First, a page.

• 5. Reducing Variation is the Key What GE sees Order by Order Delivery Times Starting Point After Project 28 29 (Days) 18 6 6 10 13 17 23 12 5 4 8 10 What Customers feel 16 13 Mean 19 10 Big Change h 33 20 11 13 30% improvement VarianceAverage 17 13 No Significant Change 9 of 60 Reference: Six Sigma Performance 3.8 Sigma Six Sigma 99% Good 99.99966% Good• 20,000 lost articles of mail per • Seven articles lost per hour hour• Unsafe drinking water for • One unsafe minute every almost 15 minutes each day seven months• 5,000 incorrect surgical • 1.7 incorrect operations per operations per week week• Two short or long landings at • One short or long landing most major airports each day every five years• 200,000 wrong drug • 68 wrong prescriptions per prescriptions each year year 10 of 60 5
  • 6. Key Terms: Process or Activity Process X’s or Factors Outputs X1 Y1 X2 X3 PROCESS Y2 Y3 X4 For any given product, procedure or transaction, there are inputs, a process, and outputs. You will need to measure the outputs to quantify how well you satisfy a CTQ requirement; the output measures are Ys To Ys. change the process performance however, you must find and change the critical Xs. Find and control the critical X’s 11 of 60 The People GM Global Quality MasterQuality LeadersQ Black Belts Greenbelts Apply Six Sigma tools and methodology in Develop tools andHelp choose projects, everyday work. teaching materials.interview Black Beltcandidates, tie projects Conduct training andto business needs. communicationRemove barriers and Six Sigma g sessions. Mentordrive Six Sigma into the Black Belts Black Belts and theirculture of their functions. projects. Project leaders, change agents, expert application of tools, mentor Green Belts and their projects. 12 of 60 6
  • 7. DMAIC Objectives Step A • DEFINE Phase Purpose – Step A: Customer & Project CTQs – Step B: Team Charter (4‐Blocker) – St C Th Hi h L l P Step C: The High Level Process Map  M • Change Acceleration Process (CAP) – E = Q x A – The Model – Key CAP tools:  • ARMI • GRPI • Threat/Opportunity Matrix • In/Out of the Frame 13 of 60 DMAIC Customer & Project CTQs Step ACTQ Definition and CTQ Elements Product/ Cycle Time to Deliver Process Drawings Characteristic From Notice To Proceed ToCustomer Measure Delivery Time of Drawings (Weeks) Need CTQ On Time Target 13 Weeks Delivery Specification/ Tolerance 15 Weeks Limit(s)A performance standard translates customer needs into quantified requirements for our product or process 14 of 60 7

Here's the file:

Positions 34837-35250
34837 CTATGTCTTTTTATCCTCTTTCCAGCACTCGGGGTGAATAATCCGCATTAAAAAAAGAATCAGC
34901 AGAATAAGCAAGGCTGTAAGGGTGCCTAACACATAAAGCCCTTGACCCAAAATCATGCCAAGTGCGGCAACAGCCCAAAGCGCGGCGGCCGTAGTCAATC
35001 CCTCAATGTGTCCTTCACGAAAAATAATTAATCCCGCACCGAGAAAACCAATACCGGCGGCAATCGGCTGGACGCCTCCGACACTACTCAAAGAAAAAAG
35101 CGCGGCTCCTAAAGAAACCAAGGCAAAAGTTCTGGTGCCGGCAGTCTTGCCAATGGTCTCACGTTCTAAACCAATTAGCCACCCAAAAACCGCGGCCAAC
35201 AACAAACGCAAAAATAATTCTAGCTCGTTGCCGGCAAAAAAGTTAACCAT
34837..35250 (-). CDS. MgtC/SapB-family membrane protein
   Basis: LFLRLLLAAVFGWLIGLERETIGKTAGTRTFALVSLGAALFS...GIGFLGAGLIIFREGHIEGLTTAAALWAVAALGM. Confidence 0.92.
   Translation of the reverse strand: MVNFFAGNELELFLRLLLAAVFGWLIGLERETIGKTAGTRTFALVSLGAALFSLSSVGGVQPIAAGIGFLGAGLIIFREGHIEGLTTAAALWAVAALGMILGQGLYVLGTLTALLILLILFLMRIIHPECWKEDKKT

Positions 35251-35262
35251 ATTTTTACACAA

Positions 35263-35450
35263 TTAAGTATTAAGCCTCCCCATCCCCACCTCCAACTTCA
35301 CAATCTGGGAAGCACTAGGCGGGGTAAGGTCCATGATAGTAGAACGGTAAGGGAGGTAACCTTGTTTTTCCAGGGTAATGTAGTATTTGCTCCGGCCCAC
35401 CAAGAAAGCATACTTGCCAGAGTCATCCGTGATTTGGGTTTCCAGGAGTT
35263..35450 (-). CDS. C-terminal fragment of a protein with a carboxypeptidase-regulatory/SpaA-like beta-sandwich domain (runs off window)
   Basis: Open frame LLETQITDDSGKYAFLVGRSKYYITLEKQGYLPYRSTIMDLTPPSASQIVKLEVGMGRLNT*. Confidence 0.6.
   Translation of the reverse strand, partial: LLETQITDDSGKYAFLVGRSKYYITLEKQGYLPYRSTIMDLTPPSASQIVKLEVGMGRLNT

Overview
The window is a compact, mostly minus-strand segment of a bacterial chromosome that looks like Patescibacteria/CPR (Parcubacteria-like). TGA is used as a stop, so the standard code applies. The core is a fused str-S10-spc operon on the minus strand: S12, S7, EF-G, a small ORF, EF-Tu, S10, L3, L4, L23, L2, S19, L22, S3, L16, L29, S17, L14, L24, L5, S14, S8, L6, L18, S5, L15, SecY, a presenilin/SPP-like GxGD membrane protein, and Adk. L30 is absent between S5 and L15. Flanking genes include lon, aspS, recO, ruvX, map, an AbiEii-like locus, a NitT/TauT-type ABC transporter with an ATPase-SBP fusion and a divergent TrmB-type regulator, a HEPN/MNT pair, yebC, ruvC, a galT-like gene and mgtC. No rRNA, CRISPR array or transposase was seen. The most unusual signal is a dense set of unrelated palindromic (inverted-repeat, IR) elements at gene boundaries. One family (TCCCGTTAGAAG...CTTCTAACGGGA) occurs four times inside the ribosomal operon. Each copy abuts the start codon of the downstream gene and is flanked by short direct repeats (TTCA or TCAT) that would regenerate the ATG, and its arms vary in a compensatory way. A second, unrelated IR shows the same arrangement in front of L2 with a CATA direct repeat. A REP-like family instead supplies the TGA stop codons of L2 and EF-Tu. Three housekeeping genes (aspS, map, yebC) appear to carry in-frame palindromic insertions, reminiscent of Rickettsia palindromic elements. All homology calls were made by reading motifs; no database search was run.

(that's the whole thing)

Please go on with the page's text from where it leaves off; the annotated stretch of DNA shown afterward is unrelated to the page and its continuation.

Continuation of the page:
• 8. A Project Team Charter DMAIC Step B Business Case (Problem statement) Potential Issues/ Speed Inhibitors•Multilin has a small market share in Indonesia  • Data collection compared to the more established European relays manufacturer. Need to improve our service to  Project Teamcustomer and increase sales in Indonesia.  customer and increase sales in Indonesia Name Org. Role % Ded.Goal Statement Vince Tullo Manager         Champion Stuward Thompson Manager Champion•To increase sales figures in Indonesia in 2004 to   W.N. Yew          Sales                 Leader          70%$1.8M. Daniel Sutando Sales leader Member 10% W.Y. Tan Sr App Engr Member 10%• To ensure relevant projects are pursued and to  Steven Tao    BB                  Member         5%improve the market coverage for distributors, EPCs, and end users. Milestones esto es Owner Date Scope Included: Project Charter Approved         YWN /Tao        Apr 30 • Multilin relays, Indonesia Market Measure /Baseline                      YWN/Tan          July 30 Analyze                                         WN/Tao Aug 30 Deliverables  Improve                                       YWN/Tao       Sept 30 Control                                          YWN/Tao   Oct 30Order growth for 2004 Close                                              YWN/Tao   Nov 30 15 of 60 DMAIC WIRE MILL PROJECT Step C 2 3 4 5 6 7 8 9 10 11 12 correct wire on cold change wire correct wire on wire size pulley weld reel speed size pulley build stand # feet per on out of damaged spool out of damaged reel round pulley round pulley 1 measureme nt accuracy measureme nt accuracy Xs proper die Input Legend lubrication l b i ti direction of critical lubricant flow pH level controllabl e 13 14 15 16 17 18 19 20 21 22 23 noise correct accurat e fat level size tension setting pressure out of temperature round Legend 1) Start of shift 13) Wire size change 2) Change final capstan felt 14) Stop machine 3) Check for excessive 15) Replace dies (as required) slivers/fines 4) Check size 5) Check surface quality 16) 17) 18) ) Restring new setup Check wire size Attach wire to spool p CTQ’s A) Diameter B) Out-of-round ) Ys 6) Check stand supply 19) Set dancer air pressure C) Loops 7) Is reel spooled D) Tangles 8) Connect wire to new reel 20) Crack valve 21) Check lubricant flow E) Pinchouts 9) Check size 22) Start spooler F) Surface 10) Check surface quality quality 11) Check for acceptable spool23) Start capstan build 12) Store in enamel room 16 of 60 8